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Whether he’s in Boston, Bangalore or Beijing, Friedman asks brilliant questions of everyone he encounters. The lessons he distills from their responses brings a new perspective to the ways in which everyone from CEOs, to religious radicals, to entrepreneurs and garden-variety consumers, are all creating ripples in their own particular ways. Regardless of what your political beliefs may be, or where you may think you fit into the overall equation, Friedman shows us that we all have an undeniable stake in globalization. There’s simply no escaping it: the world is getting flatter every day.

Geographers on the whole have been particularly critical of Friedman's writings, views influenced by the large body of work within their field demonstrating the uneven nature of globalization, the strong influence place still has on people's lives, and the dependent relationships that have been established between the have and have-not regions in the current world-system. Geographer Harm de Blij detailed those arguments for the general public in Why Geography Matters: Three Challenges Facing America (2005) and The Power of Place: Geography, Destiny, and Globalization's Rough Landscape (2008).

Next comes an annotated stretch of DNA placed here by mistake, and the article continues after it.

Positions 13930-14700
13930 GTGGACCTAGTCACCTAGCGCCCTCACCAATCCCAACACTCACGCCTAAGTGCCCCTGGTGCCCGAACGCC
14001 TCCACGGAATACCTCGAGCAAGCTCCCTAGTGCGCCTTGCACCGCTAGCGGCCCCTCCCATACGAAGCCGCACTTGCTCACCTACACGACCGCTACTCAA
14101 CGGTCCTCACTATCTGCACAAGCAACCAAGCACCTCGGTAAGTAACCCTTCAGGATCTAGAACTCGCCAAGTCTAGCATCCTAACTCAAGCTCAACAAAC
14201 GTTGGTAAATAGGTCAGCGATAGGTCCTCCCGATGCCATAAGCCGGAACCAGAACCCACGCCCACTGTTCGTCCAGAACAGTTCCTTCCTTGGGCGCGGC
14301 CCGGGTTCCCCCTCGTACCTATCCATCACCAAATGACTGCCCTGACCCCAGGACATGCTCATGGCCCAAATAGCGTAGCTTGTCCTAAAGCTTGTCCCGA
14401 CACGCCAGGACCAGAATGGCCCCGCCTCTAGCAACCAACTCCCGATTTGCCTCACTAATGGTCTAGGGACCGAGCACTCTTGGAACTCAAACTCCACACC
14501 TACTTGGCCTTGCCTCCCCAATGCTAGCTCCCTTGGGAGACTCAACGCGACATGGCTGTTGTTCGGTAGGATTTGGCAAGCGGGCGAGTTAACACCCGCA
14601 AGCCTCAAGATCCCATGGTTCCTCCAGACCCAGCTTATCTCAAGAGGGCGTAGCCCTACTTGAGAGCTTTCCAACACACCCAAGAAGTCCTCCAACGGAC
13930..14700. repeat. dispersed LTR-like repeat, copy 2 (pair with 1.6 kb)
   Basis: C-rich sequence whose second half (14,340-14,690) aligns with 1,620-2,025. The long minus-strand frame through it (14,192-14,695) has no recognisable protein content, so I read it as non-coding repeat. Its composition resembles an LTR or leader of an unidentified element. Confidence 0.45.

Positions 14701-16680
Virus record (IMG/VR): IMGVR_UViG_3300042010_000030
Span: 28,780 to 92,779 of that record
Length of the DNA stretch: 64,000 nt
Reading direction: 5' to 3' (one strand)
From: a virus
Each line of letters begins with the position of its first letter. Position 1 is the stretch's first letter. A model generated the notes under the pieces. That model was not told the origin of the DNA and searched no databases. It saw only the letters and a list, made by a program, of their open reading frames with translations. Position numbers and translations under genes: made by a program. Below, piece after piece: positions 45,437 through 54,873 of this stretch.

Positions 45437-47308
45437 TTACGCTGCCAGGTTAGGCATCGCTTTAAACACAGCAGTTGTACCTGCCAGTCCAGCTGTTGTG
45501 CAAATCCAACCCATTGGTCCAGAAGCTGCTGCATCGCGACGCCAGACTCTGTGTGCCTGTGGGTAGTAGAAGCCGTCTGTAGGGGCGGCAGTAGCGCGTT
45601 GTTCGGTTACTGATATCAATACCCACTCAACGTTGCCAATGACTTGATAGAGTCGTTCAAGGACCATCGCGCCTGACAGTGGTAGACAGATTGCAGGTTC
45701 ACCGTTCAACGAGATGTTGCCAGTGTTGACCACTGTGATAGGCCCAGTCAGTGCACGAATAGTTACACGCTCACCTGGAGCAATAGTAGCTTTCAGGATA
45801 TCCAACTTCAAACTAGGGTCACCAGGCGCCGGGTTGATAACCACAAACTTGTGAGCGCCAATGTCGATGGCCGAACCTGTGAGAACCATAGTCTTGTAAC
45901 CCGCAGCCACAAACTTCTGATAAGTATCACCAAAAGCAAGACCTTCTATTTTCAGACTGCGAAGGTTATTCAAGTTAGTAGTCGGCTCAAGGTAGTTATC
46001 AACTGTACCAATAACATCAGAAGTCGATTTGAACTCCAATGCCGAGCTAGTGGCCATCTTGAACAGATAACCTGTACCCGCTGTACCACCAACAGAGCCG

Eleven years and countless columns later, the new book Thank You for Being Late takes that same structure and boldly complicates it. This book is built, again, around the idea that technological change is advancing beyond our ability to adapt. The culprits this time are three great "Accelerations": Moore's Law (microchip processing power doubles every 18 to 24 months), the market (globalization) and Mother Nature, which is his English-language term for the English-language term, "climate change and biodiversity loss."

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